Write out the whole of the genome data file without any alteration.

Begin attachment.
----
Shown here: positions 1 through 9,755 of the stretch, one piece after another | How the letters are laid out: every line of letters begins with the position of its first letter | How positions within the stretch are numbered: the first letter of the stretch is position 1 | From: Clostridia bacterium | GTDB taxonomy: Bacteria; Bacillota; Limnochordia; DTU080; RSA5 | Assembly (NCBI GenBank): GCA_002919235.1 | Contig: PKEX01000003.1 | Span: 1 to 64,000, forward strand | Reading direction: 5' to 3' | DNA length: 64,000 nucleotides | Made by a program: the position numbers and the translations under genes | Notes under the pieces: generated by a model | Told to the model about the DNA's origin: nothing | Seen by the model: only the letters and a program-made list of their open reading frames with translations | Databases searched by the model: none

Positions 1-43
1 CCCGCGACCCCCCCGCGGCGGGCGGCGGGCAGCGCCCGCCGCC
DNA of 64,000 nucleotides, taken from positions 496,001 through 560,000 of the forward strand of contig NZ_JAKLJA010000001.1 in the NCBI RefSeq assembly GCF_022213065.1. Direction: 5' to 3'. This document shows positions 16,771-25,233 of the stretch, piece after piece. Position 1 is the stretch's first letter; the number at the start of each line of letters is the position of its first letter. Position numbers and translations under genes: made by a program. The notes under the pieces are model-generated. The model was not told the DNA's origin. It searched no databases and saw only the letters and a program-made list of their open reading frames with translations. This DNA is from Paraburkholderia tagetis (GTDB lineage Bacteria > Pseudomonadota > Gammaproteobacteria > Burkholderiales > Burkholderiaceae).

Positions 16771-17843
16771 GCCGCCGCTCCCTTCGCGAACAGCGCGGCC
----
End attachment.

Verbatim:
Shown here: positions 1 through 9,755 of the stretch, one piece after another | How the letters are laid out: every line of letters begins with the position of its first letter | How positions within the stretch are numbered: the first letter of the stretch is position 1 | From: Clostridia bacterium | GTDB taxonomy: Bacteria; Bacillota; Limnochordia; DTU080; RSA5 | Assembly (NCBI GenBank): GCA_002919235.1 | Contig: PKEX01000003.1 | Span: 1 to 64,000, forward strand | Reading direction: 5' to 3' | DNA length: 64,000 nucleotides | Made by a program: the position numbers and the translations under genes | Notes under the pieces: generated by a model | Told to the model about the DNA's origin: nothing | Seen by the model: only the letters and a program-made list of their open reading frames with translations | Databases searched by the model: none

Positions 1-43
1 CCCGCGACCCCCCCGCGGCGGGCGGCGGGCAGCGCCCGCCGCC
DNA of 64,000 nucleotides, taken from positions 496,001 through 560,000 of the forward strand of contig NZ_JAKLJA010000001.1 in the NCBI RefSeq assembly GCF_022213065.1. Direction: 5' to 3'. This document shows positions 16,771-25,233 of the stretch, piece after piece. Position 1 is the stretch's first letter; the number at the start of each line of letters is the position of its first letter. Position numbers and translations under genes: made by a program. The notes under the pieces are model-generated. The model was not told the DNA's origin. It searched no databases and saw only the letters and a program-made list of their open reading frames with translations. This DNA is from Paraburkholderia tagetis (GTDB lineage Bacteria > Pseudomonadota > Gammaproteobacteria > Burkholderiales > Burkholderiaceae).

Positions 16771-17843
16771 GCCGCCGCTCCCTTCGCGAACAGCGCGGCC